CLEMSON — More South Carolina youth are turning to 4-H to stoke their interests in science, new data show.
Participation increased 12 percent last year in South Carolina 4-H, the youth-development arm of Clemson University Cooperative Extension. That follows growth of nearly 10 percent a year ago. Programs cover animal science, agriculture, science, engineering, natural resources, healthy living, leadership and much more.
Clemson Extension has proactively expanded 4-H programming and hired more 4-H agents throughout the state as part of a five-year strategic plan focused on strengthening communities. Participants in 4-H are twice as likely to be civically active, live healthier and participate in science, engineering and computer technology programs in schools, according to a study by Tufts University.
“We see the difference 4-H makes in children’s lives every day. 4-H teaches leadership, instills confidence and offers hands-on learning opportunities that some children may not receive elsewhere,” said Pamela Ardern, South Carolina 4-H program leader. “We are thankful for investments from the South Carolina General Assembly that have allowed us to hire more 4-H agents and reach more youth throughout the state.”
South Carolina 4-H has hired nine new agents in the past two years, with two more joining the team this summer. In addition to the work of agents, 4-H is buoyed by the support of nearly 4,000 volunteers across the state.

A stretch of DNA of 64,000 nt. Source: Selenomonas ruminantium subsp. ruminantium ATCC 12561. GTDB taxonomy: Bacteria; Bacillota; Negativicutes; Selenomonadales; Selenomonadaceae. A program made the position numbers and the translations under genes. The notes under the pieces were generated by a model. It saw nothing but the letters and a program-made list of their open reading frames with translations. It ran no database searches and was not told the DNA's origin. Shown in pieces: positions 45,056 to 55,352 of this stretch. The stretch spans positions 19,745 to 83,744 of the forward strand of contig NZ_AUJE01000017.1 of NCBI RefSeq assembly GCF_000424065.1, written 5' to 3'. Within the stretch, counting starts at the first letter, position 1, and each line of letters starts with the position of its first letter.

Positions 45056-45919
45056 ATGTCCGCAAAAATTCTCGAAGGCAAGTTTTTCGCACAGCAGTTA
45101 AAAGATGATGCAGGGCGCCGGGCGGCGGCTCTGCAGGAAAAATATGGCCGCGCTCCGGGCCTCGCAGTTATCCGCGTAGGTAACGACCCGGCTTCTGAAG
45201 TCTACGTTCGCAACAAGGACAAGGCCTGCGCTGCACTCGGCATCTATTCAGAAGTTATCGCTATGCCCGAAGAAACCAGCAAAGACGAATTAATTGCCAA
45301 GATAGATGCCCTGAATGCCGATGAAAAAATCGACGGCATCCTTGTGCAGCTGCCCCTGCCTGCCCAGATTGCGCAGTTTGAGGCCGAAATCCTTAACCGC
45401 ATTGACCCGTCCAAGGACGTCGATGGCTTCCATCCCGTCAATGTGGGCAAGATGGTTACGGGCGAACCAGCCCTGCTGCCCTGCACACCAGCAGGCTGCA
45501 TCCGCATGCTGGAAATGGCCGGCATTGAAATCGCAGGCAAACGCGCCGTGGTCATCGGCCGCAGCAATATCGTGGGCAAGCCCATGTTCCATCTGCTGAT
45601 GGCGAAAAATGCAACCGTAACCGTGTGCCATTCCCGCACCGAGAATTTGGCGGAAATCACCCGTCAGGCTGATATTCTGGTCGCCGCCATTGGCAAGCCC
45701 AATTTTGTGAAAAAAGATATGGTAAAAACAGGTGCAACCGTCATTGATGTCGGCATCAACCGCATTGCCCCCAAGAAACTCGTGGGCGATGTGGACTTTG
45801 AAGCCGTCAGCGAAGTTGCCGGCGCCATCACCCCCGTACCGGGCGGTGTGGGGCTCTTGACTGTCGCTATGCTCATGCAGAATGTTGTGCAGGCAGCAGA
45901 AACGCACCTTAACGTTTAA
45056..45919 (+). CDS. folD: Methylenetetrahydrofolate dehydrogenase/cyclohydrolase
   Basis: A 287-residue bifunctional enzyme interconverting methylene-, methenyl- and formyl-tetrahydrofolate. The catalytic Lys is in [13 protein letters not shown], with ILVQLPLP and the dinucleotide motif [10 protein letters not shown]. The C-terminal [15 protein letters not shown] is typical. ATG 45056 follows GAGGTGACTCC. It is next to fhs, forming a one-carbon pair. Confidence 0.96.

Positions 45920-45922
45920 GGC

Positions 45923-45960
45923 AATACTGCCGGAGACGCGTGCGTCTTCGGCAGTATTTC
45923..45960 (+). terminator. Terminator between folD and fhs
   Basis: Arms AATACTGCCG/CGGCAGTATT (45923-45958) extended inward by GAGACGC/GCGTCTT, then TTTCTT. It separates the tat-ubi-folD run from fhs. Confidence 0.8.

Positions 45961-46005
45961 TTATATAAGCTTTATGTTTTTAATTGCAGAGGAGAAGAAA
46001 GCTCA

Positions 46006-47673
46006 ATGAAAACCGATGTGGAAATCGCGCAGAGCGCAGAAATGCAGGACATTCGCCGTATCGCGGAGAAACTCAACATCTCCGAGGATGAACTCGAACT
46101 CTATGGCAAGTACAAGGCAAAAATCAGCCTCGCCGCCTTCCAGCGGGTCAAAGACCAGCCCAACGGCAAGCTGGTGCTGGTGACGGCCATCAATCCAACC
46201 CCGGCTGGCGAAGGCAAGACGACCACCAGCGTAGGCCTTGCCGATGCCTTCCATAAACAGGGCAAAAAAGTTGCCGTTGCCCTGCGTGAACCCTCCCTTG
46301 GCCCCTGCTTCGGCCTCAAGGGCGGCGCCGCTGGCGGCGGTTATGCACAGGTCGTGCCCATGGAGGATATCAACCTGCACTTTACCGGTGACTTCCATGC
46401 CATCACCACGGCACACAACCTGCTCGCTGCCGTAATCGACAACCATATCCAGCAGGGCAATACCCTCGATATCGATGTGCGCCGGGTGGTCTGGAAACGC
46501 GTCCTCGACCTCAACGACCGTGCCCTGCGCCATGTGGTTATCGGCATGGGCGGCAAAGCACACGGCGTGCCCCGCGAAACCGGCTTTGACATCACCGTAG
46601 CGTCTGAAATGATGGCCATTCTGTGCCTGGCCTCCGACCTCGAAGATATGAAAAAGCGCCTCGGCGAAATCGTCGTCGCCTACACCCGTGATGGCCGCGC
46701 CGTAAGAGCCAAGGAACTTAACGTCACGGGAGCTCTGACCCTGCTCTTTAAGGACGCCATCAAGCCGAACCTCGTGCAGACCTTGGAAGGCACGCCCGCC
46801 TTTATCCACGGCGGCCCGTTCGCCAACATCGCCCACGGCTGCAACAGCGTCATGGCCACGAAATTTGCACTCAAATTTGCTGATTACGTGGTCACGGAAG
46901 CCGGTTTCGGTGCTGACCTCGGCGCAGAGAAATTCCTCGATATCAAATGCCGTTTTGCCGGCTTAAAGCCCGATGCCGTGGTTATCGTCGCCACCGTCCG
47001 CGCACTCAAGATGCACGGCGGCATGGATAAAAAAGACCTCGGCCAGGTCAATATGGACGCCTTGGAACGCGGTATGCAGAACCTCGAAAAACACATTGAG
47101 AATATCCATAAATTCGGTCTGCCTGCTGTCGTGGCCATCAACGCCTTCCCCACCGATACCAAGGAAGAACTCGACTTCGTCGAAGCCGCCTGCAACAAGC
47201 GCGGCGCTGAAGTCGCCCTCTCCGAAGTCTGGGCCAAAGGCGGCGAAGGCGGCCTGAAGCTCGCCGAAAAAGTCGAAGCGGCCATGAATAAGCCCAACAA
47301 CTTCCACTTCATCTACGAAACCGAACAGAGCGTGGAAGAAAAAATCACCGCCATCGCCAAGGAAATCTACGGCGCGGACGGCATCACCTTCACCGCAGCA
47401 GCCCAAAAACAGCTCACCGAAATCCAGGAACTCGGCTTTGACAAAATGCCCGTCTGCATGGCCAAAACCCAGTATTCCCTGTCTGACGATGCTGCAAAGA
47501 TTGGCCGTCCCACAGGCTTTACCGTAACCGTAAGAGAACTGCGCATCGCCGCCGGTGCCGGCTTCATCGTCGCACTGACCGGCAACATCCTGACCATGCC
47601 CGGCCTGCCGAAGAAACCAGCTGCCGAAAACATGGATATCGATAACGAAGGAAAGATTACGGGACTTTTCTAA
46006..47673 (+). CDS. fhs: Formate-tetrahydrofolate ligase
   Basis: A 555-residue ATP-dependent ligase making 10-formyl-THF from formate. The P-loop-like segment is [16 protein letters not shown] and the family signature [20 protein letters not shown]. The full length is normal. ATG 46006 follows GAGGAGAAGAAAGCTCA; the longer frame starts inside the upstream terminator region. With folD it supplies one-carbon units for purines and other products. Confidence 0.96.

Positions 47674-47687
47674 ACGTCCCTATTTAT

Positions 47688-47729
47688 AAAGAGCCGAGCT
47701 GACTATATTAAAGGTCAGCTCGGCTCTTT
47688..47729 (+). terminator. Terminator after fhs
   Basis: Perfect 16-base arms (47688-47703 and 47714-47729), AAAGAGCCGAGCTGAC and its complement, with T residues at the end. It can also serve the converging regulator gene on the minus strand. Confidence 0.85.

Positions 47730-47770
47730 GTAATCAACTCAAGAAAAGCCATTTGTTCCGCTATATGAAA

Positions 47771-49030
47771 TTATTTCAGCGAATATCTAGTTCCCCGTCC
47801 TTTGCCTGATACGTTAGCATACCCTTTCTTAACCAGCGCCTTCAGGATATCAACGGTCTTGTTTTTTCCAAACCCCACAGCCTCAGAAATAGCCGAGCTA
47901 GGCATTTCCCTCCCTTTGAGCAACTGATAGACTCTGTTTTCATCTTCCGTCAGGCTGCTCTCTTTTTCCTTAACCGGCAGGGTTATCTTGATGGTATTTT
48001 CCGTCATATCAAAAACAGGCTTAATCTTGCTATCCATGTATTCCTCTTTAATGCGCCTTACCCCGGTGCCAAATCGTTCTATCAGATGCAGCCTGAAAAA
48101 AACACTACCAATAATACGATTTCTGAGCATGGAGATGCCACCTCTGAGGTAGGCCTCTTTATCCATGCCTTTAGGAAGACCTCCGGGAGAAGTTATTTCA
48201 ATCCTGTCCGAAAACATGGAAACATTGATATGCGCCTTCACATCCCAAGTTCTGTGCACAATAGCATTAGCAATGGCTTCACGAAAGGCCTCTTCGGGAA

More than 104,400 young people in kindergarten through 12th grades participated in 4-H programming last year. Roughly 53 percent of 4-H participants are white; 39 percent are African-American and 7 percent are Hispanic, figures that closely mirror South Carolina population demographics, Ardern said.
“That is very significant. We work hard to ensure 4-H programming is available to all children in South Carolina,” Ardern said.
Participants of the South Carolina 4-H Horse Program recently won national championships in consecutive years at the Eastern National 4-H Horse Roundup held annually in Kentucky. Last year, a team of South Carolina 4-hers placed second in a national healthy-cooking contest in New Orleans.
New 4-H programs and clubs are added each year. A new Honey Bee project is helping young people to become junior beekeepers, teaching them the basics of entomology and the role pollinators play in the global food supply.
Last year, the inaugural 4-H Clementa Pinckney Leadership Conference brought young people from across the state to Clemson’s campus to participate in numerous activities designed to promote teamwork, leadership and citizenship.
The weeklong leadership camp returns to Clemson this summer with sessions June 18-24 and July 23-29. This is just one of many 4-H camps offered during the summer. South Carolina 4-H also has added new programs to teach financial management as well programs with a focus on STEM subjects (science, technology, engineering and mathematics.)
“We have really increased our number of programs within the schools,” Ardern said.
South Carolina 4-H is working to connect its 4-H alumni. Register as a 4-H alumnus online by visiting the story at newsstand.clemson.edu/mediarelations/statewide-4-h-participation-continues-to-grow/
Scott Miller is with Public Service and Agriculture at Clemson University.